Orange truck with MAN brand drives on highway

Transportation of the future will be increasingly characterized by automated connected vehicles. Platooning has a decisive role to play in research in this field. The term “platooning” is used to describe connecting several vehicles driving closely together to form a convoy. An IT-based steering system allows two or more trucks to be connected digitally and electronically. TRATON believes that platooning is an important step on the road to automated driving and that it helps to optimize the transportation network. After all, platooning improves fuel economy and lowers CO2 emissions—all the while making driving considerably safer.

“The technical solutions MAN and Scania develop are really good—the challenge is combining them together”

TRATON is pressing ahead with the joint development of a dual-brand platoon thanks to its brands working closely together. The special thing about this technology? Dual-brand platooning makes it possible to connect vehicles from different brands into one truck convoy. TRATON’S dual-brand platooning project represents a milestone for the transportation industry and is the result of intense collaboration within the Group. Daniel Feldmeier, MAN Research department, and Per Sahlholm, Scania Autonomous Solutions, are project managers responsible for coordinating this joint cross-brand project on behalf of MAN and Scania, respectively. Together with a team of MAN and Scania engineers, they have been working to gradually implement the technological solutions of the two brands in the field of dual-brand platooning for about a year. “The technical solutions MAN and Scania develop in-house are really good and work for each brand independently. The challenge is combining them together,” says Per, project manager responsible for dual-brand platooning at Scania.

Regular meetings on site and via Skype

Although working together requires the teams to meet on a regular basis, both brands are also carrying out independent research at their headquarters in Munich (MAN) and Södertälje (Scania). “We have defined various steps and issues that we are working on. As part of this process, we meet at various locations in Sweden or in Germany and spend a week working together, for example. After these meetings, each team gets set ‘homework’ it then tackles back over at MAN or Scania, either in the office or using the brand’s own vehicles. We often synchronize our results over the phone or via Skype. As soon as we have reached the next step, we meet again and work on our trucks together,” explains Daniel, dual-brand platooning project manager at MAN.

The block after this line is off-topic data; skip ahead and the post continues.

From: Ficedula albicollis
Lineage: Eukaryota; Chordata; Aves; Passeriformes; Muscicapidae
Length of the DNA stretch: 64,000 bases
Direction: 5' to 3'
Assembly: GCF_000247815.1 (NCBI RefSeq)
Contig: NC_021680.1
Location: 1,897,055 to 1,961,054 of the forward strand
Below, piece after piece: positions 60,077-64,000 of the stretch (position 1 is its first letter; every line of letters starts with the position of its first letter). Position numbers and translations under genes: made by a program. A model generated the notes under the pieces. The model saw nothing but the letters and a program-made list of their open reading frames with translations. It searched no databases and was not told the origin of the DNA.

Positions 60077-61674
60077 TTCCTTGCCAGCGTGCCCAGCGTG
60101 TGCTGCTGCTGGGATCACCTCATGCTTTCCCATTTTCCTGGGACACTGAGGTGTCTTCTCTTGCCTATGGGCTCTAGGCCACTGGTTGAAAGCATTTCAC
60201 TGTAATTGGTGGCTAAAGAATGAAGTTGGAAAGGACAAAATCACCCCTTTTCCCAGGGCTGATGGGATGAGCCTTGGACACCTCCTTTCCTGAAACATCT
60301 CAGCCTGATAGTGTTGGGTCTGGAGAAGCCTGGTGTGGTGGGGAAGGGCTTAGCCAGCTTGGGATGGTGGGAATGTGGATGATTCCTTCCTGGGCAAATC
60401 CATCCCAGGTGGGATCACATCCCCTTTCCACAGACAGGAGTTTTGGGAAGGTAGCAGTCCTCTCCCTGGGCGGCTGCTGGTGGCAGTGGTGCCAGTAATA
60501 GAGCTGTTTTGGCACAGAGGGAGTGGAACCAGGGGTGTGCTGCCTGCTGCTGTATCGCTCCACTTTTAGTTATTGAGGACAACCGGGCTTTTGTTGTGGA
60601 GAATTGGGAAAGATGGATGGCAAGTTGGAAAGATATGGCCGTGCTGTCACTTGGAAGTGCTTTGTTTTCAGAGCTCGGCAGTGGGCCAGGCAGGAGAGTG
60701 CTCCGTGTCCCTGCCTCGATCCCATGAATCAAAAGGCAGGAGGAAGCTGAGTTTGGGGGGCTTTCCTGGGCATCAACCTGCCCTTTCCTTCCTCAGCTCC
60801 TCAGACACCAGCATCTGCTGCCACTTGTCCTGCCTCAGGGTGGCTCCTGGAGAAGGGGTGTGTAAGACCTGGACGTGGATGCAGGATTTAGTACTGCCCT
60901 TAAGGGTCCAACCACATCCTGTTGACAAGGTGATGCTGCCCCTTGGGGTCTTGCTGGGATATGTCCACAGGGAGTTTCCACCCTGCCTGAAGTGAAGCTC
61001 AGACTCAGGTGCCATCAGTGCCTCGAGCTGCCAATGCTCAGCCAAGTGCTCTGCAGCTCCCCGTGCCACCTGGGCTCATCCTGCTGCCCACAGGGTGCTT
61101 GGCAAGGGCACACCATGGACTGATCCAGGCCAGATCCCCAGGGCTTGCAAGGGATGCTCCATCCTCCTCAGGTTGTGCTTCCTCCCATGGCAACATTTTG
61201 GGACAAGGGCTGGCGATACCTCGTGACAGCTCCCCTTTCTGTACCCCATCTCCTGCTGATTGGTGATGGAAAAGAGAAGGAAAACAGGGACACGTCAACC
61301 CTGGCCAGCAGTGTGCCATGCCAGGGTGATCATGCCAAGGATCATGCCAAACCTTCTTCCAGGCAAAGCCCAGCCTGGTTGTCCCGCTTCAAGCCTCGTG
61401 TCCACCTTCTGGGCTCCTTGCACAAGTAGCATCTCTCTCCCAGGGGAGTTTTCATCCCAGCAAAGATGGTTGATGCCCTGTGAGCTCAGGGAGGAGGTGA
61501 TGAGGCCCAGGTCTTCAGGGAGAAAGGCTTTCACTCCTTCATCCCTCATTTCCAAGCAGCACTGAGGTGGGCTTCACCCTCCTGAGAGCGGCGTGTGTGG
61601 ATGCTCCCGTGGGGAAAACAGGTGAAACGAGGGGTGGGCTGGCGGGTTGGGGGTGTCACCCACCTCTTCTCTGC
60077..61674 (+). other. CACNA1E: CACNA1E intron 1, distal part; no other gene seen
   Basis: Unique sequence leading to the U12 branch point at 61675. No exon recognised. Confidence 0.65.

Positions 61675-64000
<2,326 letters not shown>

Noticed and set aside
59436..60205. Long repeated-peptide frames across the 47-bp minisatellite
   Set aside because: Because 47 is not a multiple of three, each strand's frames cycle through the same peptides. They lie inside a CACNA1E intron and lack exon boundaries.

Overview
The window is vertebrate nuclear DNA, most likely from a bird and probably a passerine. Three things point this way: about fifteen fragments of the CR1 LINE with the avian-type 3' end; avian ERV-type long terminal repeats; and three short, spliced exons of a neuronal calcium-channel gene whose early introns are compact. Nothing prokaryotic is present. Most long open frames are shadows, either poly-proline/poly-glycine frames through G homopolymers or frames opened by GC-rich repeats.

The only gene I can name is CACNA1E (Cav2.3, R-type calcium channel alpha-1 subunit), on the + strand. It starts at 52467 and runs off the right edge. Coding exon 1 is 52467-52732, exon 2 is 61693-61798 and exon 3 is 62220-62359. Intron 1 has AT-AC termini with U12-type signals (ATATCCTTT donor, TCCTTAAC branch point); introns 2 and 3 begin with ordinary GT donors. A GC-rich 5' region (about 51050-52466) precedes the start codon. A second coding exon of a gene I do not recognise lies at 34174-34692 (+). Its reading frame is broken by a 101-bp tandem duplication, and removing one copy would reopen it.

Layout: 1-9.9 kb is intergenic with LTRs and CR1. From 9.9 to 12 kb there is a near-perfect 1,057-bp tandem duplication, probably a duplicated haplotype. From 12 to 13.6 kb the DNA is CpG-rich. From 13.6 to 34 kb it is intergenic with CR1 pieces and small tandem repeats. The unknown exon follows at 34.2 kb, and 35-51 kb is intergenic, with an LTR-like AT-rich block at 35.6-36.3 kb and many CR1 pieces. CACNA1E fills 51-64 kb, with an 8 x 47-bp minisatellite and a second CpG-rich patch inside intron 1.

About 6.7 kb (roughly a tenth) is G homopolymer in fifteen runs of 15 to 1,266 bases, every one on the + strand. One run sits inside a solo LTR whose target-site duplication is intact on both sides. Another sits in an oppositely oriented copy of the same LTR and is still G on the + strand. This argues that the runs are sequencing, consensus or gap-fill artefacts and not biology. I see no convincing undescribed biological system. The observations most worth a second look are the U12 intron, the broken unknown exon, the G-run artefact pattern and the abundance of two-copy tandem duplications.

MAN and Scania lead the way for platooning tests under real-life conditions

MAN and Scania are long-standing brands that boast comprehensive expertise and are considered number one in the field of platooning. Both MAN and Scania have already carried out numerous platooning tests on public roads under real day-to-day conditions within the framework of research initiatives and pilot projects. Together with DB Schenker, MAN introduced test platoons on the A9 highway between Munich and Nuremberg in the spring of 2018. Around the same time in March, Scania launched a pilot project in cooperation with Spanish transportation company Acotral between Ribarroja and Getafe, as well as Valladolid and Getafe.

The dual-brand platooning concept: a shared vision and a lively discussion

It is important for the brands to agree and coordinate considering how independent they are and how much individual competency they have. According to Daniel and Per, what it ultimately comes down to when organizing and prioritizing the individual steps is a shared vision of terrific transportation solutions. “All of us in our group, be it at MAN or Scania, are die-hard truck fans who love what they do,” explains Daniel. Per adds: “We don’t encounter any problems when we pull together. On the contrary: we look forward to sharing ideas and enjoy working on our products together.”

Henrik Henriksson, Andreas Renschler and Joachim Drees look smilingly into the camera and shake hands.

Dual-brand platooning brings added value to brands and the Group

It’s not just the individual brands that profit from this joint research project—the TRATON GROUP as a whole is also reaping the benefits. New insights derived as a result of the cross-brand collaboration enable MAN and Scania to draw inferences for their own research. “By comparing and sharing the results MAN and Scania have achieved thus far, we come up with new ideas while learning something new as a brand,” explains Daniel. The joint project does, however, also make a valuable contribution to the TRATON GROUP as a whole and offers customers the opportunity to access cross-brand solutions when using the products. “As soon as dual-brand platooning is approved for real-life driving scenarios, customers of all TRATON brands will be able to use dual-brand platoons to connect all their products together. That’s great to know,” adds Per.

Strengthening the brands’ individual competencies and combining them together—that’s TRATON’s aim. There is already potential for dual-brand platooning cooperation across all of the Group’s brands. In the long term, it could even be possible to combine all brands of different manufacturers that comply with the given criteria as standard throughout the EU. A win-win for all involved—manufacturers and customers alike.

MAN and Scania pull together as part of a joint development project

Interview with Daniel Feldmeier and Per Sahlholm